Art & Design

Written by Mies van den Biggelaar

Image by: bike

This Bike Has MS!

“This Bike Has MS” is the title of a meaningful ad campaign from Grey Australia. It's engineered to stop the many people affected by Multiple Sclerosis suffer in silence and to raise awareness ahead of the MS Melbourne Cycle that will be held on March 6th, 2016.

Things aren’t always what they seem at first glance. The same applies to this extraordinary bike: it has the same everyday problems people with MS suffer.

It causes fatigue, created by heavy metals that are used in the bike’s wheels to add up to the resistance the rider has to endure to get the bike to move forward. The gears of the bike have spasticity. The broken teeth from the cog makes the bike’s gears slip unpredictably, restricting the ability for the rider of the bike to control its speed, direction and momentum. It lacks balance: a bend in the frame causes the bike to sway randomly from side to side due to the bike’s disrupted equilibrium. 

The saddle causes pain. The plastic BMX seat, not designed for long distance riding, will cause discomfort and becomes painful after a longer ride. The bike has the symptoms of dizziness: a slight bend in the length of the fork, in combination with the un-trued wheels make the bike move erratically: it is impossible to ride a steady line.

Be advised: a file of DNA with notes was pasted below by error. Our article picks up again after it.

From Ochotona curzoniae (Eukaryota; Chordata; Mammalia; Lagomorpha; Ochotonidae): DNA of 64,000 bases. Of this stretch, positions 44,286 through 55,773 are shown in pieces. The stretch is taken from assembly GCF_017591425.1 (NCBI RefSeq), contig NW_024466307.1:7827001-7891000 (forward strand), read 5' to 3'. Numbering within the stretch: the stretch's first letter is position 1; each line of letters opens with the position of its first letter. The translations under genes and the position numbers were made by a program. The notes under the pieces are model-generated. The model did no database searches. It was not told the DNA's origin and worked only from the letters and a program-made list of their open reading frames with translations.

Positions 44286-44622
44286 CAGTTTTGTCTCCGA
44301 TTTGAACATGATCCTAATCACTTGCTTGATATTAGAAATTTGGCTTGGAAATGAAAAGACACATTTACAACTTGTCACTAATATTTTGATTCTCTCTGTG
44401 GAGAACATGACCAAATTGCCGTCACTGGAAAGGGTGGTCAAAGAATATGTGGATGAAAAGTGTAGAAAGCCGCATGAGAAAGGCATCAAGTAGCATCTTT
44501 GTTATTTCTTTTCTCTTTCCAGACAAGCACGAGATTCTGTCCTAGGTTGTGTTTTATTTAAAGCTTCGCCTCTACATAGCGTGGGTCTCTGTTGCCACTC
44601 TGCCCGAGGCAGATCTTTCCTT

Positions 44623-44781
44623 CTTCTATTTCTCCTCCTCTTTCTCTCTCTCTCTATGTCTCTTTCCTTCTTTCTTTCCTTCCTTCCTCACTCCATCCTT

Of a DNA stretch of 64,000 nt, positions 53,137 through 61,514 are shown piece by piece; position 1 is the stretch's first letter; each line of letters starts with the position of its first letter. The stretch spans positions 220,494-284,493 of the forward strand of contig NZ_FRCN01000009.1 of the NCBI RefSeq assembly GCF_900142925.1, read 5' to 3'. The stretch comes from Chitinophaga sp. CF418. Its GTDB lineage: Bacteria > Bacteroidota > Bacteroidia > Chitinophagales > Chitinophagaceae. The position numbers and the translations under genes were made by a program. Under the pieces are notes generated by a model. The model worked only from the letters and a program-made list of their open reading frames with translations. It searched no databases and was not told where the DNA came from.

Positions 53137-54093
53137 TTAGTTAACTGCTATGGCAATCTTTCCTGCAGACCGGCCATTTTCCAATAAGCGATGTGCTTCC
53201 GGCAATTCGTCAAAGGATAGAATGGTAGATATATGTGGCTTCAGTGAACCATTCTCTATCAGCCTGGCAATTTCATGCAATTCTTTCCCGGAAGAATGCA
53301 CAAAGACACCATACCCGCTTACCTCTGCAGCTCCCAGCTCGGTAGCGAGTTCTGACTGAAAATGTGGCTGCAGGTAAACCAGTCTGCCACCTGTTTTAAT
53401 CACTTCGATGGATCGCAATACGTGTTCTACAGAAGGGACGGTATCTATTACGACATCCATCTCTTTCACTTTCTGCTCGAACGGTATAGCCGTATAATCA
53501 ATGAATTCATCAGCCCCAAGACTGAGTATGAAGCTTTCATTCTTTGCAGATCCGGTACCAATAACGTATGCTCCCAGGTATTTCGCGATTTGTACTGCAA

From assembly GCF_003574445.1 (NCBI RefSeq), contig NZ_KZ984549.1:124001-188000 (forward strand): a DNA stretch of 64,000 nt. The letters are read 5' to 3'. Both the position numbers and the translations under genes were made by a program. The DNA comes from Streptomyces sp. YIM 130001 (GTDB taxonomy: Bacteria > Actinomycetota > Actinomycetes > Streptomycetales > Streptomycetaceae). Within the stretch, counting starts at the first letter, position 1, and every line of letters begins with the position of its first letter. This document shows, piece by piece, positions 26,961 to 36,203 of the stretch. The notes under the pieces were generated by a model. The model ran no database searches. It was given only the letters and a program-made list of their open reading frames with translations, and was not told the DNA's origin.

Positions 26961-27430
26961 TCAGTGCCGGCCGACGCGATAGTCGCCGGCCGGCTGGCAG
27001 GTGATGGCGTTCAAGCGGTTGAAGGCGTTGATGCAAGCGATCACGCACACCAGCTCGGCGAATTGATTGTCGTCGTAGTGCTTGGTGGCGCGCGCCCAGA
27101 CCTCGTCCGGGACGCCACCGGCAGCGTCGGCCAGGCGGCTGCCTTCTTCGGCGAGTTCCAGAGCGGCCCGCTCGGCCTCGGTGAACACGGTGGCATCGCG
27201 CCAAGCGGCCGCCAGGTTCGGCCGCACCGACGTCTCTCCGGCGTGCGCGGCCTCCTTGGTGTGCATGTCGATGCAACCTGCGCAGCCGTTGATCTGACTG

And to top it off, the bike creates numbness. Ever had pins and needles? This bike is full of it. Hidden beneath the tape of the handlebars there’s ball bearings to accentuate vibrations through the rider’s upper body, which will lead from pins and needles to complete numbness.


This bike is annoying, as annoying as living with MS. It is the most common autoimmune disorder, that we know, effects the central nervous system, with as a result all those frustrating symptoms the experts gave the bike. The bike has been designed on the initiative of cycling Paralympic gold medallist, Carol Cooke, diagnosed with MS herself in 1998. Contributing in her team, neurologists, physiotherapists, bike mechanics and people living with MS.

Want to know more about the bike? Watch the campaign video underneath or visit the "This Bike Has MS" website, or you can watch the video below: 

Image by: bike

Tags: Multiple Sclerosis, MS, Anatomy & Art, Carol Cooke, Bike, Good cause

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